Conjoint analysis

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See also: Conjoint analysis (in marketing), Conjoint analysis (in healthcare), IDDEA, Rule Developing Experimentation, Value based pricing.

Conjoint analysis, also called multi-attribute compositional models or stated preference analysis, is a statistical technique that originated in mathematical psychology. Today it is used in many of the social sciences and applied sciences including marketing, product management, and operations research. It is not to be confused with the theory of conjoint measurement.

Methodology[edit]

Conjoint analysis requires research participants to make a series of trade-offs. Analysis of these trade-offs will reveal the relative importance of component attributes. To improve the predictive ability of this analysis, research participants should be grouped into similar segments based on objectives, values and/or other factors.

The exercise can be administered to survey respondents in a number of different ways. Traditionally it is administered as a ranking exercise and sometimes as a rating exercise (where the respondent awards each trade-off scenario a score indicating appeal).

In more recent years it has become common practice to present the trade-offs as a choice exercise (where the respondent simply chooses the most preferred alternative from a selection of competing alternatives - particularly common when simulating consumer choices) or as a constant sum allocation exercise (particularly common in pharmaceutical market research, where physicians indicate likely shares of prescribing, and each alternative in the trade-off is the description a real or hypothetical therapy).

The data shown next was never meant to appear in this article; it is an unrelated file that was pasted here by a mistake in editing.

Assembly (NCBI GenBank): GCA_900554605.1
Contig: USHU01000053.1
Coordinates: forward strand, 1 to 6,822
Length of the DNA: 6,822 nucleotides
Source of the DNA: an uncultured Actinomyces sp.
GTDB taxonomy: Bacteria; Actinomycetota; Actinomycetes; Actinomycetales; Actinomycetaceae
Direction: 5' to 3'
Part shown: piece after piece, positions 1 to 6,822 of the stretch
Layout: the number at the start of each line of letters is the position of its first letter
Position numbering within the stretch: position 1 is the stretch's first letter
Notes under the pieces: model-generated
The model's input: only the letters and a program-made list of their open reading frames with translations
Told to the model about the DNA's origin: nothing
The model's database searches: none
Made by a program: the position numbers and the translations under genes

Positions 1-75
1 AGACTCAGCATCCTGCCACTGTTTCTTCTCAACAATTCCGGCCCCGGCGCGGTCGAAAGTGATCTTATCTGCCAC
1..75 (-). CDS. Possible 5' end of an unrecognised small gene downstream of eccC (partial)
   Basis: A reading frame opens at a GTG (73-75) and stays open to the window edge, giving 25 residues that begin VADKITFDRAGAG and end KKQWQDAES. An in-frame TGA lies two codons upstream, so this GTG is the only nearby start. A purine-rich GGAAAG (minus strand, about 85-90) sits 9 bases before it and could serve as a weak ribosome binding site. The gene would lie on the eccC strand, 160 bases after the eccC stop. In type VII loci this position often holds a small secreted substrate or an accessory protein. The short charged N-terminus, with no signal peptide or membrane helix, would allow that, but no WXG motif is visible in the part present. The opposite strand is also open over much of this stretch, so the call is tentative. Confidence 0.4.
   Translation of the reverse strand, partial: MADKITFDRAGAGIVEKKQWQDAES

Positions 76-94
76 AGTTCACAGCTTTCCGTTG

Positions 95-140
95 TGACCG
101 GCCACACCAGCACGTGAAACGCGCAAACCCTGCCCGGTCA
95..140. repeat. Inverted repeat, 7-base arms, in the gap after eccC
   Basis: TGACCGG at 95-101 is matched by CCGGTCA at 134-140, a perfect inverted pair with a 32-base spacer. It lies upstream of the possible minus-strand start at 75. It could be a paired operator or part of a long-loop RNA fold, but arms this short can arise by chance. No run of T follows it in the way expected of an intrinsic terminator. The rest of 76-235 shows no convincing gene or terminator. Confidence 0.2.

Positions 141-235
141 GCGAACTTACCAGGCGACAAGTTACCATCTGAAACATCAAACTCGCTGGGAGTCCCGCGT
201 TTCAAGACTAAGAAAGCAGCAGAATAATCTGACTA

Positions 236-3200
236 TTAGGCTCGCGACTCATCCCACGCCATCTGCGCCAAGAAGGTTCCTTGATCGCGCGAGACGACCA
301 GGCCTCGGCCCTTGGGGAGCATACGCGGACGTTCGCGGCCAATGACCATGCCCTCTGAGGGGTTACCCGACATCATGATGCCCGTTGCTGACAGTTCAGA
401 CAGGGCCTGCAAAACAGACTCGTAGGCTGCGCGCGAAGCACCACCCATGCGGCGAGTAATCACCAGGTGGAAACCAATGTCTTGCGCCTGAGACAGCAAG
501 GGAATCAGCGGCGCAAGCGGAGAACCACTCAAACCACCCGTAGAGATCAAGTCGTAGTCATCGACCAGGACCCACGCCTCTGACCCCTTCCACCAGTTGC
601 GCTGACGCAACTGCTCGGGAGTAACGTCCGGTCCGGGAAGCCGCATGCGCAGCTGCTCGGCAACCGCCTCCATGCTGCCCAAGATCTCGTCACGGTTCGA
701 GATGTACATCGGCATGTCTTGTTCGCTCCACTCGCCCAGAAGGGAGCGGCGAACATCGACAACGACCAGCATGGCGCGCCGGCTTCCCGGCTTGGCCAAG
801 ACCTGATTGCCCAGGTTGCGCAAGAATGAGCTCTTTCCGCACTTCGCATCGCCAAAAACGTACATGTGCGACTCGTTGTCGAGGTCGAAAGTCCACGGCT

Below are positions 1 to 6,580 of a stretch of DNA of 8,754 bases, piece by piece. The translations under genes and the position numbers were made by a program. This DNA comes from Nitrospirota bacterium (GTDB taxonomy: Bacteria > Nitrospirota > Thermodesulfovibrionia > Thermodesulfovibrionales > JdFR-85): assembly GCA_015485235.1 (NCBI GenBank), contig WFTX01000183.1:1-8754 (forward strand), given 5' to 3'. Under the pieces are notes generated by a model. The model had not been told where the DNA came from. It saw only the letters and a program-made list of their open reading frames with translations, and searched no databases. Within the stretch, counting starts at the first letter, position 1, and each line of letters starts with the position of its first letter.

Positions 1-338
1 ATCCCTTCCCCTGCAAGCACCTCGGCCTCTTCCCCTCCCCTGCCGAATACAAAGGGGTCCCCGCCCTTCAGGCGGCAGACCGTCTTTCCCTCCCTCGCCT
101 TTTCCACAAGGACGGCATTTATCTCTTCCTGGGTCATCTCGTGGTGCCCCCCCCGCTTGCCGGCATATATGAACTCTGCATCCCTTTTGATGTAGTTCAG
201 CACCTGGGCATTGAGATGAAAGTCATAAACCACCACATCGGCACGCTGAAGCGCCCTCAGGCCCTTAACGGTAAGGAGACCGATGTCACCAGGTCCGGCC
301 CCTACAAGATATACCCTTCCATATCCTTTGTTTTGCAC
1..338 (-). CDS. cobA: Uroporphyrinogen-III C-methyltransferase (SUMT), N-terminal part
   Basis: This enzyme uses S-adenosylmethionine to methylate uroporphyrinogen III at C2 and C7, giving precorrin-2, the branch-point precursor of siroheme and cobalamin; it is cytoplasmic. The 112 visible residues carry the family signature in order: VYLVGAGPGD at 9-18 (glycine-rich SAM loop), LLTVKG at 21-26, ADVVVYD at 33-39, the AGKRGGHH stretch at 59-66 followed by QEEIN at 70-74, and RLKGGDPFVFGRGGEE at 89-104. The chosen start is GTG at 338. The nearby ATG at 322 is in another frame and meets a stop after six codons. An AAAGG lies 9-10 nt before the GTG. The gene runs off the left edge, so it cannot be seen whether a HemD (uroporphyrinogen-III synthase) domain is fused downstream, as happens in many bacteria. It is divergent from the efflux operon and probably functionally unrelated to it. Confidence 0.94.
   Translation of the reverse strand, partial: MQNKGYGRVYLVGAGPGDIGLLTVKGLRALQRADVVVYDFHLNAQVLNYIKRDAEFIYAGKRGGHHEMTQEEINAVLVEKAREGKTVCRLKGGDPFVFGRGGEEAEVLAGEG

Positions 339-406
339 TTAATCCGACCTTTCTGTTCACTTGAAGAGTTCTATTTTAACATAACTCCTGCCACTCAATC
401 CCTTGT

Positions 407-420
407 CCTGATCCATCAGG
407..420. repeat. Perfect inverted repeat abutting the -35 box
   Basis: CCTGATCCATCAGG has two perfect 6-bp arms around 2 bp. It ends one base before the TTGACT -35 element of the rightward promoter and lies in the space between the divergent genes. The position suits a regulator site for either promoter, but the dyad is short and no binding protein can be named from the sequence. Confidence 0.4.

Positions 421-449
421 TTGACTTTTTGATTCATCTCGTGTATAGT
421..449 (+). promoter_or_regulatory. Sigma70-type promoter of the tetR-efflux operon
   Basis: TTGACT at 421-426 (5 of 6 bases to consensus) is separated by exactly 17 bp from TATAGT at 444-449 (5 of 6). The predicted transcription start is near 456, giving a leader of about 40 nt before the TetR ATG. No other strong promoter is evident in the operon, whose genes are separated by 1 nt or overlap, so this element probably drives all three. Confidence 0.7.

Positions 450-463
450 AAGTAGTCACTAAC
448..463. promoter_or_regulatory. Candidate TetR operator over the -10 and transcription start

Analysis is traditionally carried out with some form of multiple regression, but more recently the use of hierarchical Bayesian analysis has become widespread, enabling fairly robust statistical models of individual respondent decision behaviour to be developed.

When there are many attributes, experiments with Conjoint Analysis include problems of information overload that affect the validity of such experiments. The impact of these problems can be avoided or reduced by using Hierarchical Information Integration.[1]

Example[edit]

A real estate developer is interested in building a high rise apartment complex near an urban Ivy League university. To ensure the success of the project, a market research firm is hired to conduct focus groups with current students. Students are segmented by academic year (freshman, upper classmen, graduate studies) and amount of financial aid received.

Study participants are given a series of index cards. Each card has 6 attributes to describe the potential building project (proximity to campus, cost, telecommunication packages, laundry options, floor plans, and security features offered). The estimated cost to construct the building described on each card is equivalent.

Participants are asked to order the cards from least to most appealing. This forced ranking exercise will indirectly reveal the participants' priorities and preferences. Multi-variate regression analysis may be used to determine the strength of preferences across target market segments.

References[edit]

  1. ^ Ramirez, Jose Manuel (2009). "Measuring: from Conjoint Analysis to Integrated Conjoint Experiments". Journal of Quantitative Methods for Economics and Business Administration 9: 28–43. ISSN 1886-516X. 

External links[edit]